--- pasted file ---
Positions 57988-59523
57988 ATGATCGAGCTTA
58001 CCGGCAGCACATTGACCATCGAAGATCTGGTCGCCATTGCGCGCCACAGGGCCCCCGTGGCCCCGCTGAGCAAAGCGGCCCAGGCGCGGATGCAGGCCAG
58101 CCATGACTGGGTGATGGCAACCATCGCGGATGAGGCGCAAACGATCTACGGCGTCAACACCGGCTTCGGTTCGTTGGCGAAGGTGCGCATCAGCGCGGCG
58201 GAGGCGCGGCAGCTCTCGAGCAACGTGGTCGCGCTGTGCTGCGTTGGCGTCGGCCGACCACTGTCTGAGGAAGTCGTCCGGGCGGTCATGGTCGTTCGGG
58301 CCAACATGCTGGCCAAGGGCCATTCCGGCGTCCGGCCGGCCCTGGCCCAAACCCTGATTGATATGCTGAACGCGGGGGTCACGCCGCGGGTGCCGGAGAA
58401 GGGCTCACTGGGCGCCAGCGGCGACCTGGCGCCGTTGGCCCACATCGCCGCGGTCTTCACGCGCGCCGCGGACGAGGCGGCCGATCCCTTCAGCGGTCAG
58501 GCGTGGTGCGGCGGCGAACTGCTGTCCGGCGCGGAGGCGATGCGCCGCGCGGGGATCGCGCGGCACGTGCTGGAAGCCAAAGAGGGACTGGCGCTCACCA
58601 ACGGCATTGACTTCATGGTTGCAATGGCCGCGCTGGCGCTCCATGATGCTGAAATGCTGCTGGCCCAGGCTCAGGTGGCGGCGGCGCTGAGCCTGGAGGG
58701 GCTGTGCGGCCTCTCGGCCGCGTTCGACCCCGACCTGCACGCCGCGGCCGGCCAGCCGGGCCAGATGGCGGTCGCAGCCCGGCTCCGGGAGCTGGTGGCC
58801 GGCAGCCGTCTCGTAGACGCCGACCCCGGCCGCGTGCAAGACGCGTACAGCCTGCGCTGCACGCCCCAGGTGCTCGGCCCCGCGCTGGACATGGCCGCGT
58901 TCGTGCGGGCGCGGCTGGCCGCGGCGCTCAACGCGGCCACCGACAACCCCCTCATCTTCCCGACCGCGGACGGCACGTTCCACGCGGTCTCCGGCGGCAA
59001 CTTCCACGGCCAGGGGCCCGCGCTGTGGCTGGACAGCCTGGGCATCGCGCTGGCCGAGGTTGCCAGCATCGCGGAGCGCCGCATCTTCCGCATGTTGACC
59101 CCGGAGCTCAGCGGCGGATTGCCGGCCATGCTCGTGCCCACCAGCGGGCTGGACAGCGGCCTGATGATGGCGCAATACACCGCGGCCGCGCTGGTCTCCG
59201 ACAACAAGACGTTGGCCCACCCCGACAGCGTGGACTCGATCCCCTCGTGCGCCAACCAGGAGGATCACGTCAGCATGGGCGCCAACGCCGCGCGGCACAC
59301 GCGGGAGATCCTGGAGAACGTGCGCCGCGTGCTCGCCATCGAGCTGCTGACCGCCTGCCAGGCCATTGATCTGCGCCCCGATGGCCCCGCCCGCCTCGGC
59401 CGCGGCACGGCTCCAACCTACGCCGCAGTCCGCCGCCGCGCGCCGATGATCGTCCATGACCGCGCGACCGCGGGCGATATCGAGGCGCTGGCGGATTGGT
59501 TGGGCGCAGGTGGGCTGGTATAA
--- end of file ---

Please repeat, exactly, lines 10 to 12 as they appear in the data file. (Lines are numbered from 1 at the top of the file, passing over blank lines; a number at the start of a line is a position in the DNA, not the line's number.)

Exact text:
58701 GCTGTGCGGCCTCTCGGCCGCGTTCGACCCCGACCTGCACGCCGCGGCCGGCCAGCCGGGCCAGATGGCGGTCGCAGCCCGGCTCCGGGAGCTGGTGGCC
58801 GGCAGCCGTCTCGTAGACGCCGACCCCGGCCGCGTGCAAGACGCGTACAGCCTGCGCTGCACGCCCCAGGTGCTCGGCCCCGCGCTGGACATGGCCGCGT
58901 TCGTGCGGGCGCGGCTGGCCGCGGCGCTCAACGCGGCCACCGACAACCCCCTCATCTTCCCGACCGCGGACGGCACGTTCCACGCGGTCTCCGGCGGCAA